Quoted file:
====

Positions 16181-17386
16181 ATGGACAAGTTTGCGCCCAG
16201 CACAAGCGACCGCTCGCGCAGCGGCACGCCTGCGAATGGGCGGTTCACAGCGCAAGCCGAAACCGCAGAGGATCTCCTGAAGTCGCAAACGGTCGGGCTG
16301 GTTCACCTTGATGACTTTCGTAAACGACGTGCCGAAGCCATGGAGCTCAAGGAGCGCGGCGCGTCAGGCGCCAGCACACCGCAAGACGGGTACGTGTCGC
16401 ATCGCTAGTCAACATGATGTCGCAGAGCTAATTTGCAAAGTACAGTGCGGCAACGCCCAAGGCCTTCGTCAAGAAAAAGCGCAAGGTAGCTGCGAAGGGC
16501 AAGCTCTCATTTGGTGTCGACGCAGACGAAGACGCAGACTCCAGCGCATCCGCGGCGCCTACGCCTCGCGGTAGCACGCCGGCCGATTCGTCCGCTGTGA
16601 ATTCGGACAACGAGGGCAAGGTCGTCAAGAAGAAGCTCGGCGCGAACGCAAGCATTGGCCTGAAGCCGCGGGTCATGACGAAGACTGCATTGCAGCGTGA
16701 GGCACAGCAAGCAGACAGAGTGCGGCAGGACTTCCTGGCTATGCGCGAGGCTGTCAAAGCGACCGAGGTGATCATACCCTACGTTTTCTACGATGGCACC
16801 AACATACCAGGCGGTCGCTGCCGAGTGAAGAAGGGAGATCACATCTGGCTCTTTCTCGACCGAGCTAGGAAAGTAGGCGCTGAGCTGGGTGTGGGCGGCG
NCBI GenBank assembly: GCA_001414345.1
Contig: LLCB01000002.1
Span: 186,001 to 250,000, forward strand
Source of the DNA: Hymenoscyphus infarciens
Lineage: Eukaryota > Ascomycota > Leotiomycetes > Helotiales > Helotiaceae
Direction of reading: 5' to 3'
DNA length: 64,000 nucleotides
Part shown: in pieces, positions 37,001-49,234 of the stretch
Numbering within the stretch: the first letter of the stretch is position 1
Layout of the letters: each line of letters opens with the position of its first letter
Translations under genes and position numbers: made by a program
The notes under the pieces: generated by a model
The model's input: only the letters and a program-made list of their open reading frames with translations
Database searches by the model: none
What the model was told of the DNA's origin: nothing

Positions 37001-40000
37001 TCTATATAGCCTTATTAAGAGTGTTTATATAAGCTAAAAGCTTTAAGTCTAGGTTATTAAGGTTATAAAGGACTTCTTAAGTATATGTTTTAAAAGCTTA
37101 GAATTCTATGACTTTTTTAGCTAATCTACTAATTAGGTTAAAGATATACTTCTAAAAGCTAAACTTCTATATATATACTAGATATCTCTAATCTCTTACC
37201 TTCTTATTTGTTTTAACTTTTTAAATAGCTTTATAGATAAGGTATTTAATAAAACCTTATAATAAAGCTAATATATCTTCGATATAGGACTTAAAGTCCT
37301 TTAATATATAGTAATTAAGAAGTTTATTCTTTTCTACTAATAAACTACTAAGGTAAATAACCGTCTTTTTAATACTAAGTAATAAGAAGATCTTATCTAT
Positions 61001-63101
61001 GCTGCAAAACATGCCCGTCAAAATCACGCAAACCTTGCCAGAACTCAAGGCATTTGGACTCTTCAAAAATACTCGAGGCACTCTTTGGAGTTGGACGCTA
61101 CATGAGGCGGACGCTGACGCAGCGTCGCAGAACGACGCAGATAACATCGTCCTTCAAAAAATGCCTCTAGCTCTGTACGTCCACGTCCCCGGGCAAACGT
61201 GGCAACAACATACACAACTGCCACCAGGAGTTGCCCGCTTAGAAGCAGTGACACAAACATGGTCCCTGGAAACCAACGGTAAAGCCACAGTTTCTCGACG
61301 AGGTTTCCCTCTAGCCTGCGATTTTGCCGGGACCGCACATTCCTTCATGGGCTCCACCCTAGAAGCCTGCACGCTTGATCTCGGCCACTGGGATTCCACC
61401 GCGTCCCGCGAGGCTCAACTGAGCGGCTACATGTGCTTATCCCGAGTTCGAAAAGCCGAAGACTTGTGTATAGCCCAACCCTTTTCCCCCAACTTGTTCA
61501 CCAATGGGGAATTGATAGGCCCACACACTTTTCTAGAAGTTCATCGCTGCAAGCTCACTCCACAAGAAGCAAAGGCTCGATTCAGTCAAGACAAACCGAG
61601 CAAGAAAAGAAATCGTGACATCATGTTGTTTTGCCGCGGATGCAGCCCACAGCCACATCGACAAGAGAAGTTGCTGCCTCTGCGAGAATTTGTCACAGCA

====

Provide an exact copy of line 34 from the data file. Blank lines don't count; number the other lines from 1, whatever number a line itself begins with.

61301 AGGTTTCCCTCTAGCCTGCGATTTTGCCGGGACCGCACATTCCTTCATGGGCTCCACCCTAGAAGCCTGCACGCTTGATCTCGGCCACTGGGATTCCACC